Written by Katie Rose Guest Pryal
It is all too easy to roll your eyes at the lawsuit between two entities whom many would characterize as “sleazy”—an ostentatious professional wrestler–TV personality who was unwittingly filmed shtupping a married woman (not his wife) and a clickbait-starved online gossip site who posted the video. But there’s a reason, beyond prurient curiosity, that we should be paying attention.
Some readers may be familiar with this story, but to bring those who aren’t up to speed: In 2012, Gawker posted a video of Hulk Hogan (real name Terry Bollea) having sex with a woman who was married to another man. Hogan is suing parent company Gawker Media—an online media group that includes Deadspin, Jezebel, Lifehacker, and Gawker itself—for invasion of privacy.
Hogan says that he didn’t know he was being filmed, nor did he release the video to the public. Gawker concedes that they received the video from an anonymous source. Indeed, the husband of the woman Hogan was having sex with agrees that the video had been in his possession before it was, as he claims, “stolen.” Hogan is seeking $100 million in damages from Gawker.
One of our major modern-day press freedoms came around with the U.S. Supreme Court case New York Times v. Sullivan (1964), which arose during the height of the civil-rights movement. It protected the New York Times against a libel suit brought by the Montgomery, Alabama, Public Safety commissioner, L. B. Sullivan. Sullivan sued over an advertisement the Times published in support of Martin Luther King Jr. Sullivan quibbled with small details in the advertisement, for example, the number of times King had been arrested by Alabama police.
In a 9-0 opinion in favor of the newspaper, the Supreme Court established that “the First Amendment protects the publication of all statements, even false ones, about the conduct of public officials except when statements are made with actual malice.” “Actual malice” is a high standard to meet, and so most plaintiffs’ cases fail when the plaintiffs are public figures.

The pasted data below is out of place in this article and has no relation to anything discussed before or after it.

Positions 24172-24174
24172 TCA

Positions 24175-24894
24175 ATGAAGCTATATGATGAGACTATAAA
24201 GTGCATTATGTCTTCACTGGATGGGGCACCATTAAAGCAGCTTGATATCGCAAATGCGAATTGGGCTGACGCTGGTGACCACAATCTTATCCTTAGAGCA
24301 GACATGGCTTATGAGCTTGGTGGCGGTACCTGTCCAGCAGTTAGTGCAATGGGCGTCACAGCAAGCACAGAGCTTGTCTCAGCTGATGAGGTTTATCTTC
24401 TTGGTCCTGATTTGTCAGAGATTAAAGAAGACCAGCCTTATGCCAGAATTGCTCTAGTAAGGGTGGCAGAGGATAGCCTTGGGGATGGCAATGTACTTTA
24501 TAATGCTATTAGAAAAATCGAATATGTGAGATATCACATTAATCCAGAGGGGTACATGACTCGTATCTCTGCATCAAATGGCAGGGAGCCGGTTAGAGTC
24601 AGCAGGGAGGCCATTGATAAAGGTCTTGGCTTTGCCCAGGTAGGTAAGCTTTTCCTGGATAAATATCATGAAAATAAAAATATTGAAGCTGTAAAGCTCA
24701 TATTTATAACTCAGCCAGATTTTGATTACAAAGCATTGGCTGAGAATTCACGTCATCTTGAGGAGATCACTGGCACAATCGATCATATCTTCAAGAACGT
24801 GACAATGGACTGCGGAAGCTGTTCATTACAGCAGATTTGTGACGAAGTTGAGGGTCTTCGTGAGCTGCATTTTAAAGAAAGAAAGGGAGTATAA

But #HulkvsGawk is hardly a case of such high moral questions as Sullivan.
Or is it?
Gawker would like us to think that Hogan’s case doesn’t have a leg to stand on because he’s a public figure. Under the law since Sullivan, public figures like Hogan have a really hard time winning lawsuits against the press for invasion of privacy because, just like they do for defamation, public figures must show actual malice. And, as anyone who watches television knows, Hogan has done all he can, through reality TV shows such as “Hogan Knows Best,” to thrust himself in the public eye over the past few decades. Without question, he is a public figure.
And no matter how you may feel about the quality of the news Gawker publishes, they are, in fact, a news organization. But today’s new-media landscape makes it difficult to discern what is and isn’t news. A website that today might seem like a troll basement blog might tomorrow be a Breitbart, The Drudge Report, or TMZ. Whatever you might think of these particular sites, they have a degree of legitimacy and should therefore be protected by the First Amendment’s freedom of the press.
Then there’s the issue of posting the sex tape itself.
This isn’t an issue of being for or against pornography or sex or sex work. I’m not anti-pornography. I’m super-duper pro-sex-worker. I’m not anti-sex-tape. If a couple wants to post their sex-tape on the internet, fantastic. This is about consent. Consenting to be filmed. Consenting to release that footage to the public.